Knight-Ipsos poll: College students covet free speech rights, but view them as increasingly fragile – Knight Foundation
Learning and Impact

Knight-Ipsos poll: College students covet free speech rights, but view them as increasingly fragile

Latest study from Knight Foundation’s Free Expression Research Series shows students strongly value the right to free expression despite growing unease about the state of campus speech

MIAMI — January 25, 2022 — A new study from the Knight Free Expression (KFX) Research Series shows that most college students in America strongly value free speech and recognize its importance to democracy, even as high-profile incidents continue to fuel debate about allowing problematic speech on campus. However, the percentage of students who say free speech in America is secure today has fallen sharply, along with the share of students of color who feel the First Amendment protects them.

The report — “College Student Views on Free Expression and Campus Speech 2022” — builds on nearly two decades of Knight research into students’ views of free expression, and represents the most authoritative accounting of the state of campus speech available today. Its findings are based on a nationally representative survey of more than 1,000 students, conducted by the public opinion research firm Ipsos. 

The results reinforce that college students express strong belief in free speech principles, mirroring recent Knight findings on the views of the broader American public.

  • An overwhelming majority of college students (84%) say free speech rights are extremely or very important in our democracy.
  • A similar majority of students (83%) believe the First Amendment protects people like them. However, just 5% of Black students feel that the First Amendment protects people like them a great deal, a drop of 20 percentage points since 2019. 
  • More than half of students (59%) say colleges should allow students to be exposed to all types of speech even if they may find it offensive or biased.  Republican students (71%) and white students (65%) are more likely to say this than Independent, (57%), Democrat (55%), Black (47%) or Hispanic (45%) students.

Though they place a high value on free speech principles, college students are increasingly uneasy about the state of campus speech.

  • Less than half of students (47%) say speech rights are secure, a share that has fallen every year since this question was first asked in 2016. This includes a drop of 12 percentage points between 2019 and 2021, driven primarily by declines among Republican students.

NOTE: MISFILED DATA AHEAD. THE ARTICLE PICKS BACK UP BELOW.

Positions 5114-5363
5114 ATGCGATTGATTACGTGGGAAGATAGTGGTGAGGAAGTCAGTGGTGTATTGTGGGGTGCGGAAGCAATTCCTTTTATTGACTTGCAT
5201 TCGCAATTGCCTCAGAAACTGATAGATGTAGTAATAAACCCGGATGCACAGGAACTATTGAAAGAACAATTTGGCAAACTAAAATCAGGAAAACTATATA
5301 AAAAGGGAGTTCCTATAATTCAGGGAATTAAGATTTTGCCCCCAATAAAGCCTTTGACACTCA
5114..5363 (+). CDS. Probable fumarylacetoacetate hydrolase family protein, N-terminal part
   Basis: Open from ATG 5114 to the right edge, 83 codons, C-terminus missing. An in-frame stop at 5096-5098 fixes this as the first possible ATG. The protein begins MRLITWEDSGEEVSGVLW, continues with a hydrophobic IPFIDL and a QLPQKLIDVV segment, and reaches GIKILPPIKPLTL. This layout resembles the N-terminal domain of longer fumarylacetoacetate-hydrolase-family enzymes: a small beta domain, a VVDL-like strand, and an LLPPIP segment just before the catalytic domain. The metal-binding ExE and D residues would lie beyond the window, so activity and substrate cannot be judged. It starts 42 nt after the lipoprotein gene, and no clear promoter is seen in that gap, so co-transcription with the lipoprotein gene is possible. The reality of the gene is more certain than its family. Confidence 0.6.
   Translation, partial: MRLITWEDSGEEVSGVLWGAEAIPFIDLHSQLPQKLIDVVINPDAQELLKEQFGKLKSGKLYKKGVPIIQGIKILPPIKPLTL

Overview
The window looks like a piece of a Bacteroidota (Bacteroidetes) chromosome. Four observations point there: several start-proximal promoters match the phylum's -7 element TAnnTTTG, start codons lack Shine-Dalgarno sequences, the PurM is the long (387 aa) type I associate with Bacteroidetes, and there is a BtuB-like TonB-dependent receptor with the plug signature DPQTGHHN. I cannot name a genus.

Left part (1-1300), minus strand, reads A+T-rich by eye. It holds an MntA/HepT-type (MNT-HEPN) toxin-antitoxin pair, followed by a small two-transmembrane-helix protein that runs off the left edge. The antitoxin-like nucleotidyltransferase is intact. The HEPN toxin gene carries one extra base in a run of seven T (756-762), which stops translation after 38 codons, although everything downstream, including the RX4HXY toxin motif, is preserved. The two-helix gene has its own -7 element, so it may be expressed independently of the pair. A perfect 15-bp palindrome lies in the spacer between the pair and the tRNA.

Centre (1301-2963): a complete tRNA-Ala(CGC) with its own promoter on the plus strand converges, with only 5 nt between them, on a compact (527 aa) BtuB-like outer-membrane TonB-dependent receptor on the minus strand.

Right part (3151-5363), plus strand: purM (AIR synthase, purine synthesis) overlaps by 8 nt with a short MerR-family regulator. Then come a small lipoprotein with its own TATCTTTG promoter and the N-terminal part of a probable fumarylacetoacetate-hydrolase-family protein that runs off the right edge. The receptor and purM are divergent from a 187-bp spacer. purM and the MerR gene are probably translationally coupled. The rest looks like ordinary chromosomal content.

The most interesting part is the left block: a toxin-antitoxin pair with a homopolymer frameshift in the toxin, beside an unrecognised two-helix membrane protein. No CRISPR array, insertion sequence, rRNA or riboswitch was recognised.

• A majority of students (65%) agree strongly or somewhat that their campus climate prevents some people from saying things they believe because others might find the remarks offensive. This majority has risen 11 percentage points since 2016.
  • Just half of students say they feel comfortable voicing disagreement with their instructor (49%) or peers (52%) in class.

“College campuses are robust environments of change, learning and conversation,” said Alberto Ibargüen, president of Knight Foundation. “If we are to have a vibrant First Amendment, it has to be embraced by succeeding generations. Tracking student reaction and interpretation of media and events produces critical data for anyone who wants to understand where we’re headed as a society.”

The KFX Research Series provides essential insights to help educators, policymakers and private companies understand how Americans’ views of free expression are shifting in an era of great social change. As a Foundation with strong roots in local journalism, free speech and press freedom are central to Knight’s mission of fostering informed and engaged communities.

“Our latest findings reinforce that college students have diverse experiences with speech that are informed by their unique backgrounds,” said Evette Alexander, Knight’s director of Learning and Impact. “To create campuses that serve all students, college leaders must understand those differences and anticipate how students’ perspectives are evolving in a post-2020 world.” 

Later this year, Knight will release the next KFX Research Series study with updated data on how American high school students view free expression issues — insights that Knight has collected since 2004.

For interviews about this Knight study, please contact Nick DeSantis at 202-288-9534 or [email protected]. Visit to learn more about the KFX Research Series.


About the John S. and James L. Knight Foundation

We are social investors who support democracy by funding free expression and journalism, arts and culture in community, research in areas of media and democracy, and in the success of American cities and towns where the Knight brothers once had newspapers. Learn more at and follow @knightfdn on social media.